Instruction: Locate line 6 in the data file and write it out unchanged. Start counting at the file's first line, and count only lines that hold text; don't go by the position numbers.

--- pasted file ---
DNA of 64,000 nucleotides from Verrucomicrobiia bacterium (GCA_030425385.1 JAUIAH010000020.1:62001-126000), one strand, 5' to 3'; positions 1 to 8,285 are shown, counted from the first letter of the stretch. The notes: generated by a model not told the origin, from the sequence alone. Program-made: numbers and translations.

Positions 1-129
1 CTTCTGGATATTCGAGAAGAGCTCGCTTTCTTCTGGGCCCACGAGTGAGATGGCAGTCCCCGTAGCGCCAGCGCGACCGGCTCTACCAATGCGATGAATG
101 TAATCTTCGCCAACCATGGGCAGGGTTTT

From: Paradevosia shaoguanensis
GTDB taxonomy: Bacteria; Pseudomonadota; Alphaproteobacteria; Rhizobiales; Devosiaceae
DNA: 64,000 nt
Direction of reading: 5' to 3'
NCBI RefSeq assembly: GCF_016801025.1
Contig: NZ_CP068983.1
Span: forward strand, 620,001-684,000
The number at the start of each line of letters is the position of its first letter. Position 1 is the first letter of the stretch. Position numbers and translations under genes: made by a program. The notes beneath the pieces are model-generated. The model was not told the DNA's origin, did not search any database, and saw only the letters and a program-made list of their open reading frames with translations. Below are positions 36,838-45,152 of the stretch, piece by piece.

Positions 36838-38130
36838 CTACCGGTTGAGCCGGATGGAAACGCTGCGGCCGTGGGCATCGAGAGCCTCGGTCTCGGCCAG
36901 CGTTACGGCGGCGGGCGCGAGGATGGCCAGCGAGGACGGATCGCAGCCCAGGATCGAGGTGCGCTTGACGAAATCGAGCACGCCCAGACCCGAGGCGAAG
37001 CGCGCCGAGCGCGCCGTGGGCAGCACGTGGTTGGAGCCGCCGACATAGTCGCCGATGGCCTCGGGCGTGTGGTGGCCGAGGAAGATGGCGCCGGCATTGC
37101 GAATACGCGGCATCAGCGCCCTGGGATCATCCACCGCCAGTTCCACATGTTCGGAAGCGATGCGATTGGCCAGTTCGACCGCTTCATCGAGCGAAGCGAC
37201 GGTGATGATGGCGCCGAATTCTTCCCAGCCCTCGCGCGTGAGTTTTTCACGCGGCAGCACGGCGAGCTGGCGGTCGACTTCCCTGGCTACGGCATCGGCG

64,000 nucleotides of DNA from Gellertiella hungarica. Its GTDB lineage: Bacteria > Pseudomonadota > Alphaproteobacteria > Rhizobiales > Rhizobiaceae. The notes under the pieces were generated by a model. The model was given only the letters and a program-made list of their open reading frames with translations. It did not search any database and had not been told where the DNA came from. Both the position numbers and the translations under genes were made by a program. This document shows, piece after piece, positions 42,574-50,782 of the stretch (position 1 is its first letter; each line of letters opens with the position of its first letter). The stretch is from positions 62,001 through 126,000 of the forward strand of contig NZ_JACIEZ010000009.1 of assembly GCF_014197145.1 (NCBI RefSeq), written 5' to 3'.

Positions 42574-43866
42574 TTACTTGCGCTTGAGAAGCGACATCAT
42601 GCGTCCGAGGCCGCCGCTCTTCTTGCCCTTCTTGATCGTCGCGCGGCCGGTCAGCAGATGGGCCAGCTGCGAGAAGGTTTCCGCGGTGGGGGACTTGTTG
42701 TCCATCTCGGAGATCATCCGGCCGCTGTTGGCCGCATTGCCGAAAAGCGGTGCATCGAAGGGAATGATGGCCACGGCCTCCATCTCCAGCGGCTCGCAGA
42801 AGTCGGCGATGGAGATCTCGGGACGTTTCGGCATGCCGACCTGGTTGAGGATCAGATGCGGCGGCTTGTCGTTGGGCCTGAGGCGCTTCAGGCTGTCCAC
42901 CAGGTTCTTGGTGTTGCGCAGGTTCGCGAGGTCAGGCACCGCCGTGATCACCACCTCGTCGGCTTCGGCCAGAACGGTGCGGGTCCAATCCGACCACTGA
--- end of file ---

GTDB taxonomy: Bacteria; Pseudomonadota; Alphaproteobacteria; Rhizobiales; Devosiaceae